Once the paddler is back into their cockpit and their clothing is straightened out, the pumping can begin. I am a firm believer of everyone carrying their own pump and paddle float. Aside from having extra pumps as a back up in case of a loss or malfunction, extra pumps also means faster pumping times if two or more are pumping at once.
Another benefit of pumping is the heat that is generated by those pumping. If the paddler in the water was getting chilled pumping out water can help increase their body heat.
Here we see two paddlers both pumping out one cockpit. The assisting boater is pumping out the flooded kayak while they comfortably rest their body over the deck of that kayak. This essentially cuts the pumping time in half. If there were a third boater there is no reason why they couldn't come along the other side of the flooded kayak and add their pump to the process.
If the flooded kayak has bulkheads pumping time is not very long. If there are no bulkheads the pumping time will increase depending on the presence and the size of the internal float bags. If there are no float bags and no bulkheads you run the risk of your kayak sinking. If it doesn't sink it will take a lot of pumping time to get the water out if there were no float bags or bulkheads.
As always, the paddler who is providing the support does not let go of the other kayak until the partner tells them it is OK. Don't assume they are ready because they may counting on the support and a simple look over the shoulder could result in another capsize. Specific and clear communication is important.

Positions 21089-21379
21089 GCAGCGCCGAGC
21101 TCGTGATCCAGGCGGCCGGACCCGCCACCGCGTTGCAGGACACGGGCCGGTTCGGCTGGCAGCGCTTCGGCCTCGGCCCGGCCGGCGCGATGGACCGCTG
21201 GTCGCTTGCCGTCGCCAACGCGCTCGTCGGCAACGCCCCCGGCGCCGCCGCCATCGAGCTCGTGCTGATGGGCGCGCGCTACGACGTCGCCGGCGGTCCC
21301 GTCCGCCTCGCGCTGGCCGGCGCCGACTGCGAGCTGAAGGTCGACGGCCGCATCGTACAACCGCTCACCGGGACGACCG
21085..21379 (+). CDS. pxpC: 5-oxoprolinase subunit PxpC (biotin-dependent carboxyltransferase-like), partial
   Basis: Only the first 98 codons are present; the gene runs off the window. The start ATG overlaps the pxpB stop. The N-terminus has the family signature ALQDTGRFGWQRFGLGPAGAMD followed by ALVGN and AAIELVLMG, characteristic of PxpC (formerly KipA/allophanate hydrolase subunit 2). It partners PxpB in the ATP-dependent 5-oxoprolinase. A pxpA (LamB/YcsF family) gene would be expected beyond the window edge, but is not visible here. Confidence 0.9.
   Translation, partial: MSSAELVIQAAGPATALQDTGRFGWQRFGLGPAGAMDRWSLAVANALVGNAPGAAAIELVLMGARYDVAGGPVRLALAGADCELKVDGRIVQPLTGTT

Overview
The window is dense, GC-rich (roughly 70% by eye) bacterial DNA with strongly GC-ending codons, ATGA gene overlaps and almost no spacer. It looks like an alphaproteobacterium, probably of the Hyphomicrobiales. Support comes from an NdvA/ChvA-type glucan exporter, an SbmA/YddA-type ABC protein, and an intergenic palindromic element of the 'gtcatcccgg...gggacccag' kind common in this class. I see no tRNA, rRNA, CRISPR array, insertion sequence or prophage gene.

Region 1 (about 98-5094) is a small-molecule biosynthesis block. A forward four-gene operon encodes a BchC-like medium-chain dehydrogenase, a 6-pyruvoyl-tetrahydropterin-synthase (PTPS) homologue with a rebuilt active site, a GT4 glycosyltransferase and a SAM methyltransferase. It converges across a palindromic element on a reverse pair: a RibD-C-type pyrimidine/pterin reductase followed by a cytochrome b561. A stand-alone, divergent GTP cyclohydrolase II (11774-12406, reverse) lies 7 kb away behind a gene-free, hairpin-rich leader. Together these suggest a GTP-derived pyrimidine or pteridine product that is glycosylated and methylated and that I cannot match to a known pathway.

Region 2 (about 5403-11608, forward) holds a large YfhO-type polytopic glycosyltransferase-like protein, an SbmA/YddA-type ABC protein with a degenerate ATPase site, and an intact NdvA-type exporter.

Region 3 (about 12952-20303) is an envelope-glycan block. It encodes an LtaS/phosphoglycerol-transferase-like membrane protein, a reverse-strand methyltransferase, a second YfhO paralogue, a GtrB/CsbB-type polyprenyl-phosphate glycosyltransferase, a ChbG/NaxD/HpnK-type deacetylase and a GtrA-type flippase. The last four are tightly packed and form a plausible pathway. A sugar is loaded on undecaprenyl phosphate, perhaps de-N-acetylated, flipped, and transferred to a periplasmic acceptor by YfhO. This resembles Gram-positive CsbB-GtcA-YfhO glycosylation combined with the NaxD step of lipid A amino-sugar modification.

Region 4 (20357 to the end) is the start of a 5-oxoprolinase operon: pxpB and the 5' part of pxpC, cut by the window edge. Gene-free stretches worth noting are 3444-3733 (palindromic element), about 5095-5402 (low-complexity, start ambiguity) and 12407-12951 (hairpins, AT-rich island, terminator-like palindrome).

The re-enter and pump assisted recovery is a no frills, highly reliable recovery method. The assisting kayaker uses the capsized kayak as a support as they hold the kayak as a support for the paddler in the water. In rough conditions the support provided to both paddlers is very comforting.
I especially like this method because I can use it on any kayak regardless of the size of the kayak or how much gear is in it or how much water is in it. I also know I will not be straining myself trying to lift a kayak in order to drain it.
This method also gets the paddler out of the water in the quickest amount of time. Therefore, if the capsized paddler is not dressed for immersion this should be your recovery of choice. Even if you do not have a pump just getting the paddler out of the water may be life saving. In a pinch you can empty water out of the kayak by using the "On the water kayak repair" method to drain water. At least it keeps the other paddler out of the water if they are not properly dressed. As always, if you dress for immersion you provide more options for your own survival.
As with any recovery method I encourage you to practice it before you need actually need it.
Pictures seen above were taken from the USK video Capsize Recoveries & Rescue Procedures
Wayne Horodowich, founder of The University of Sea Kayaking (USK), writes monthly articles for the USK web site. In addition, Wayne has produced the popular "In Depth" Instructional Video Series for Sea Kayaking.